‘The time has come for me (Nel mezzo del cammin di nostra vita [Midway through the journey of life]—thirty-five years old!) to break out of my virtuoso’s chrysalis and allow my thoughts unfettered flight’, Liszt wrote, paraphrasing Dante’s Virgil, as he prepared to walk away from one of the most glittering concert careers in the history of music and move to Weimar—Goethe’s city—where he settled in 1848. For any Goethe-loving song composer, Faust
was an inevitable source of inspiration, especially when its characters sing. In the eighth scene (entitled ‘Evening’) of Part I, the village girl Gretchen sings Es war ein König in Thule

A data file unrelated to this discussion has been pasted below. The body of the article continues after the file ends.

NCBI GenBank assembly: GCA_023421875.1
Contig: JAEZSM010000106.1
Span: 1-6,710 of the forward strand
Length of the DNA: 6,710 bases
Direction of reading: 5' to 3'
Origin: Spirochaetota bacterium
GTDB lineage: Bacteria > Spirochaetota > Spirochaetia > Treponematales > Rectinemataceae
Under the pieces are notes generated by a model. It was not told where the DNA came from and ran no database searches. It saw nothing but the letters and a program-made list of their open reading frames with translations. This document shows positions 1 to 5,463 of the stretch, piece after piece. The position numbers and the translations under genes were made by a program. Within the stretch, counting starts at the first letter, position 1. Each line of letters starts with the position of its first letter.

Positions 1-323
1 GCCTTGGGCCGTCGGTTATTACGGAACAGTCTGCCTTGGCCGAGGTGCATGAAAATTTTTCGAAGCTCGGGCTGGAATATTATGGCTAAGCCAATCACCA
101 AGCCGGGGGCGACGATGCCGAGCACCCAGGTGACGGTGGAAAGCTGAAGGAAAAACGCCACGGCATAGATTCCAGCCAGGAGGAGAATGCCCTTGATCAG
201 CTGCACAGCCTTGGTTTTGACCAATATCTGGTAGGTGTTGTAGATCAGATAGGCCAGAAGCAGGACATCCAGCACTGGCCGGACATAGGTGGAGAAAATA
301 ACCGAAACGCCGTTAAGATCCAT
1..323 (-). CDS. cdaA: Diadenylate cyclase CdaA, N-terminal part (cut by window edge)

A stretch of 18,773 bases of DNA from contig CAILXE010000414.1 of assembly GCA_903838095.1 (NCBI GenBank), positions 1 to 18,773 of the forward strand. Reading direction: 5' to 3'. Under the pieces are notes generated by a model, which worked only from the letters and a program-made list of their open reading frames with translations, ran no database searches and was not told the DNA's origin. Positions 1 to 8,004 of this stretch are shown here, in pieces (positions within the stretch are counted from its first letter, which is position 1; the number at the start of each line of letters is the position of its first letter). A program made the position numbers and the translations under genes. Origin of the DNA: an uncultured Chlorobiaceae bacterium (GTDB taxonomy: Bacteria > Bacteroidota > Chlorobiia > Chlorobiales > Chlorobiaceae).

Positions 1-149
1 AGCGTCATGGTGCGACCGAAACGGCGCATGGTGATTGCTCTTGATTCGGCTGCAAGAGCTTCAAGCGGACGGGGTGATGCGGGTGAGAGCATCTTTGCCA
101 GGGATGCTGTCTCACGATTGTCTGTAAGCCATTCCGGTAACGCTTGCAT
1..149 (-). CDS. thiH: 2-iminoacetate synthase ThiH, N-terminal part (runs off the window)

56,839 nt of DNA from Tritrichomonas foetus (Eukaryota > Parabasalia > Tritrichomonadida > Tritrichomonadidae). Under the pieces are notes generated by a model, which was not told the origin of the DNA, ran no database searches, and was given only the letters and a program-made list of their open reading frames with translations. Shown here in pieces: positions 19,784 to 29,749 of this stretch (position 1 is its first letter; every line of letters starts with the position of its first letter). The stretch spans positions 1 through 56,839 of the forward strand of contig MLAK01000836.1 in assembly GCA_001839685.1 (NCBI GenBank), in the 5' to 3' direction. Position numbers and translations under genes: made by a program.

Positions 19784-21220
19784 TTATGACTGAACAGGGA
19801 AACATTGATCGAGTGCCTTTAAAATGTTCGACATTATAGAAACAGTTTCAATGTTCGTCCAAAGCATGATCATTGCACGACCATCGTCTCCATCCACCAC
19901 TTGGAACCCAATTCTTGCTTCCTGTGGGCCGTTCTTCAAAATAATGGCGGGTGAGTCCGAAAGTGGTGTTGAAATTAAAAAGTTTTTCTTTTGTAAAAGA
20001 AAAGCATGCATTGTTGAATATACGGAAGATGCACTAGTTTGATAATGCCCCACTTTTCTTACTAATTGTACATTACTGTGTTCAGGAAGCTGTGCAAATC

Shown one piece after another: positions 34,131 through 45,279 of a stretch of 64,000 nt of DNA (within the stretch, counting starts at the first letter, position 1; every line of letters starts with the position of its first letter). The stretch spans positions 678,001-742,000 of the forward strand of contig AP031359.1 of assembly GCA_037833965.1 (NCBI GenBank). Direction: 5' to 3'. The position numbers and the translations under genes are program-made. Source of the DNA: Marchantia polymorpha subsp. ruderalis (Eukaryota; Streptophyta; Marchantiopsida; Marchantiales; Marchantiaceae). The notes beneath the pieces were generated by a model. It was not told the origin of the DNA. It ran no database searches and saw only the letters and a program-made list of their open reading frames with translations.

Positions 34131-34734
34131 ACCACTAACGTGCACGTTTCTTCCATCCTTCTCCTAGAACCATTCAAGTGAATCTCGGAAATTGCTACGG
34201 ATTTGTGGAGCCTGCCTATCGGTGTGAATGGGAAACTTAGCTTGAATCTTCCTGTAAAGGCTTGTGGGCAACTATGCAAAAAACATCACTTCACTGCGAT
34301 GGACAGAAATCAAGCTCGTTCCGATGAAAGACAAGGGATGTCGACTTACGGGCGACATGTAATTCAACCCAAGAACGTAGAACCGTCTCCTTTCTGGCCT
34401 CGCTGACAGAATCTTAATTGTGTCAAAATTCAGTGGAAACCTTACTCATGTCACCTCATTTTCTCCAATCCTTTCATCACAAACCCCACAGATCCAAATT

just before she discovers the casket of jewels that Faust and the diabolical Mephistopheles have left for her. ‘Ultima Thule’ was the legendary name for the ends of the earth, and this tiny ballad tells of a king faithful to his beloved beyond her death. Schubert had earlier told this tale in a pseudo-antique, starkly skeletal song (D367). Liszt’s second version, by contrast, tracks every twist and turn of the story in episodic ballad manner, complete with wistful reminiscences of folksong-like melody for the singer (although accompanied by progressive harmonies), pomp and circumstance for the king’s last banquet with his knights, and a dramatic descent into a watery grave.
from notes by Susan Youens © 2012